Monday, February 27, 2012

One Week at a Garden Center

It has now been one week since I began working at a plant nursery, and my body is tired.  Tired, and happy.  My job involves a lot of manual labor, moving heavy objects and carrying countless bags of soil, but the weather has been pleasant so far and the work is fun in its own way.  My days are filled with activities that might seem terrible to other people but I find them interesting and enjoyable - at least for now.  Planting a flower bed, learning to drive a forklift, sucking up fountain sludge with a high powered shopvac, drilling holes in ceramic pots, converting a boombox and speakers to a planter display, etc.  And above all, I have been learning a lot about plants by observing and asking questions.

It seems that my decision to pursue this job was a very good one, it's only too bad that I didn't start working with plants earlier in life.  I remind myself, however, that it is a waste of time and a hindrance to progress to dwell on the past, and also that my current passion will help me advance quickly.


Tuesday, February 21, 2012

Getting a Job at a Garden Nursery

Yesterday I began my first day at The Great Outdoors, a fantastic locally-owned nursery in Austin.   I took this job to learn about more about growing, selling, and installing plants, and to add to my resumé as a landscape architect. There is no doubt that this job will involve tough manual labor out in the sun and rain, but working with plants is something that I've wanted to do for a long time. I actually attempted to get a nursery job last year, but missed the hiring season due to my own ignorance. This year I was much smarter about it, and for anyone attempting to get a job at a nursery I would offer these points of advice:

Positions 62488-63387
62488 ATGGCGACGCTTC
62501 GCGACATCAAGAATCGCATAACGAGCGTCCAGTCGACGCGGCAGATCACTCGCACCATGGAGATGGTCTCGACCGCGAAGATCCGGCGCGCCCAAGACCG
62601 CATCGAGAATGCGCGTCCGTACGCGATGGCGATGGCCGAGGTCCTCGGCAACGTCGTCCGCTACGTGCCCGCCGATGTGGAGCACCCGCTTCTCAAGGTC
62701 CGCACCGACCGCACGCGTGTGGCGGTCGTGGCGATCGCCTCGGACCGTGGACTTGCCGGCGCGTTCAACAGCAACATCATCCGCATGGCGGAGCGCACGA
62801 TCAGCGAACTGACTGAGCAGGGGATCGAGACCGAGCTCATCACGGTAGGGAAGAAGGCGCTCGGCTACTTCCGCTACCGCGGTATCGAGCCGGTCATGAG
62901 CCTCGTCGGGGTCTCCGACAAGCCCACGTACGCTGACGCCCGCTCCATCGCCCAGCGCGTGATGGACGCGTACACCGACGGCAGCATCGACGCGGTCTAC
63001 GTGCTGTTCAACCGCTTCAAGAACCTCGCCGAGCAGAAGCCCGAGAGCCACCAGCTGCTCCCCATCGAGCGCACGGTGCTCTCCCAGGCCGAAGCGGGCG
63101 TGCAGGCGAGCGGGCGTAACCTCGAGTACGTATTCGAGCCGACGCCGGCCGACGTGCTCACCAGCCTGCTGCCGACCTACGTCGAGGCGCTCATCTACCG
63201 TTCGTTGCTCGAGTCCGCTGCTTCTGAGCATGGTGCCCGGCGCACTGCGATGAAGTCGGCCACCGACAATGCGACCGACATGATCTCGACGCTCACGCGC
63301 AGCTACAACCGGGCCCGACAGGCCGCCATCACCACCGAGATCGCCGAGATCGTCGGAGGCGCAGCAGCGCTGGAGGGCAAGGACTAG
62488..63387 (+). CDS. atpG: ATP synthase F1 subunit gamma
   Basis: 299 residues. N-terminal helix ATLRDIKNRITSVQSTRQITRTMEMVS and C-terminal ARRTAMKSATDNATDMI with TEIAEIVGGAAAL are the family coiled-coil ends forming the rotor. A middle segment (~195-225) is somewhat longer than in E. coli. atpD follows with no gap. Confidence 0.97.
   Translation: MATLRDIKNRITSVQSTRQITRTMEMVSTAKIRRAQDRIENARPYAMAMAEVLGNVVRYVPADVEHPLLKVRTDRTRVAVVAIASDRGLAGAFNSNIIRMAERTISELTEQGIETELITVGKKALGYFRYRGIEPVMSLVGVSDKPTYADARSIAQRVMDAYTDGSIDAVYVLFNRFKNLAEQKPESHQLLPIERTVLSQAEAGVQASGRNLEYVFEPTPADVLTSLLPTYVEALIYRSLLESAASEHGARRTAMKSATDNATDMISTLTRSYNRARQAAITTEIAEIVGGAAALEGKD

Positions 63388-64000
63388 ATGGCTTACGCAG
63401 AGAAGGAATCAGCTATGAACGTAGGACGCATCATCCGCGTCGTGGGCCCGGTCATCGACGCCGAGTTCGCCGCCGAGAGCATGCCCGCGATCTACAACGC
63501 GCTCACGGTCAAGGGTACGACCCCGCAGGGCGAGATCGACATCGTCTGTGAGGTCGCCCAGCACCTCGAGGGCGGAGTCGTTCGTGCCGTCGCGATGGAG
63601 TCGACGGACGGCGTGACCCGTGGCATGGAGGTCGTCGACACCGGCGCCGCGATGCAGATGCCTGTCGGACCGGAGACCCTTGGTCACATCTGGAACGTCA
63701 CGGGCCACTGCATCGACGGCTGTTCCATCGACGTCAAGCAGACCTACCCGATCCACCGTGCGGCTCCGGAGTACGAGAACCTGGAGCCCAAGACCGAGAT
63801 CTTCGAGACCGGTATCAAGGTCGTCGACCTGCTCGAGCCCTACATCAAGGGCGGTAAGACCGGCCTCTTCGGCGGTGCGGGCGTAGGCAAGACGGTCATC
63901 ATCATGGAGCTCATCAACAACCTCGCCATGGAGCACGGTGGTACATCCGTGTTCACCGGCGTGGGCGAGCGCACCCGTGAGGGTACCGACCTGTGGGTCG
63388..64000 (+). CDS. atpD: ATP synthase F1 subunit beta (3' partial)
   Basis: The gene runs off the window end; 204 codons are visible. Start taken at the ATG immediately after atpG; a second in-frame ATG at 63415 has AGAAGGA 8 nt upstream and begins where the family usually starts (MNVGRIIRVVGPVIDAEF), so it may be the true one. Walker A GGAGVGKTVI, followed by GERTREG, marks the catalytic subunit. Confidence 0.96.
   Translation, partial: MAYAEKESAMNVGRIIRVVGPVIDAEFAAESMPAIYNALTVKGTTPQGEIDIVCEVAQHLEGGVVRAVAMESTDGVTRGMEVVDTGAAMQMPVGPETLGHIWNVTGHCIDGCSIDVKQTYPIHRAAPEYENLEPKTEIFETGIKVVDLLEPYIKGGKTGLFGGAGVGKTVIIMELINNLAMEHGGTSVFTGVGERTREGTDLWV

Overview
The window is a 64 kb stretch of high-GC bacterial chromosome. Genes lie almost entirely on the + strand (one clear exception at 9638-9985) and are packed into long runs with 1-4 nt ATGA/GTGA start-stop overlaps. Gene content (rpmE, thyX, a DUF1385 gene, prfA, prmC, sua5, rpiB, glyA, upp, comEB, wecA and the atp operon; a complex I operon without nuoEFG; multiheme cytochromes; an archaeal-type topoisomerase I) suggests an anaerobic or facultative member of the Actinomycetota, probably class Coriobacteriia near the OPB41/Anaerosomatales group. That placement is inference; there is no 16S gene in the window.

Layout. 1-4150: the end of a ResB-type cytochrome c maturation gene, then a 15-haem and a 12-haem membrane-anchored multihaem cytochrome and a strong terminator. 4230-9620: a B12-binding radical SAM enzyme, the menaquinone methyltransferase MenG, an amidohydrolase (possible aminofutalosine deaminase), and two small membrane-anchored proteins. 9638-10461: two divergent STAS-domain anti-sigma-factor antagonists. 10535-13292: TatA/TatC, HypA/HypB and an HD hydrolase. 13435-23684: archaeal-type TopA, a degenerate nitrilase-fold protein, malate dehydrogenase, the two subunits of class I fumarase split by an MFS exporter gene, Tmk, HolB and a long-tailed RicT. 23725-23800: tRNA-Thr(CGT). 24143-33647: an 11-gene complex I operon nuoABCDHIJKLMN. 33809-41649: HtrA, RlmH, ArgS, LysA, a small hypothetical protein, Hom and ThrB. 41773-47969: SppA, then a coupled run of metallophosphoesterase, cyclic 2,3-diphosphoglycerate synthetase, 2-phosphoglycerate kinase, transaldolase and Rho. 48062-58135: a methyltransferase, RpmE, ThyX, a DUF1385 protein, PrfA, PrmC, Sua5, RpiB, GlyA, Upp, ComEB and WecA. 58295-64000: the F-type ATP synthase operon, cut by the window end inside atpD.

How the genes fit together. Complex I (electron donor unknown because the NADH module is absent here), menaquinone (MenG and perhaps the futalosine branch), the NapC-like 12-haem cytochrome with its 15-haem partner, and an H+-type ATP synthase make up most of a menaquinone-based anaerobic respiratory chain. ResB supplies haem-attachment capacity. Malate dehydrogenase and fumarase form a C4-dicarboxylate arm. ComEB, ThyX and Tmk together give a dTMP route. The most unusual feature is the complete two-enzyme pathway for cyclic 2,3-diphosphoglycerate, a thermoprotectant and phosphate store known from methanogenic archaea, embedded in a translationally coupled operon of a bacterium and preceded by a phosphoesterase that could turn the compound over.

1.  Craft a decent resumé. This should be a no-brainer for any job-seeker, but I feel I should mention it because these jobs can be more competitive than you might think. I used a resumé template with green font that came with MS Word for Mac to create a very snazzy looking resumé.  (The green font looks more professional than it sounds.)

  2. Know the hiring season. Selling plants is a season-driven business, and employees are typically hired in groups before the growing season begins. In Austin this hiring season is mid-January to mid-February.

  3. Know your local plants. Nurseries and garden centers like to see that you have some very basic knowledge of plants, and that you are somewhat familiar with the species commonly sold in your area. I was asked multiple times about this stuff, and studied up to make myself a more competitive applicant. Some universal questions you should know the answers to include:

      • what are the primary soil nutrients that plants need?
      • what is the difference between an annual and a perennial?
      • what are some plant species you commonly find in gardens in your area?
      • what are common pests in your area?
      • what can you add to soil to adjust pH balance? - etc.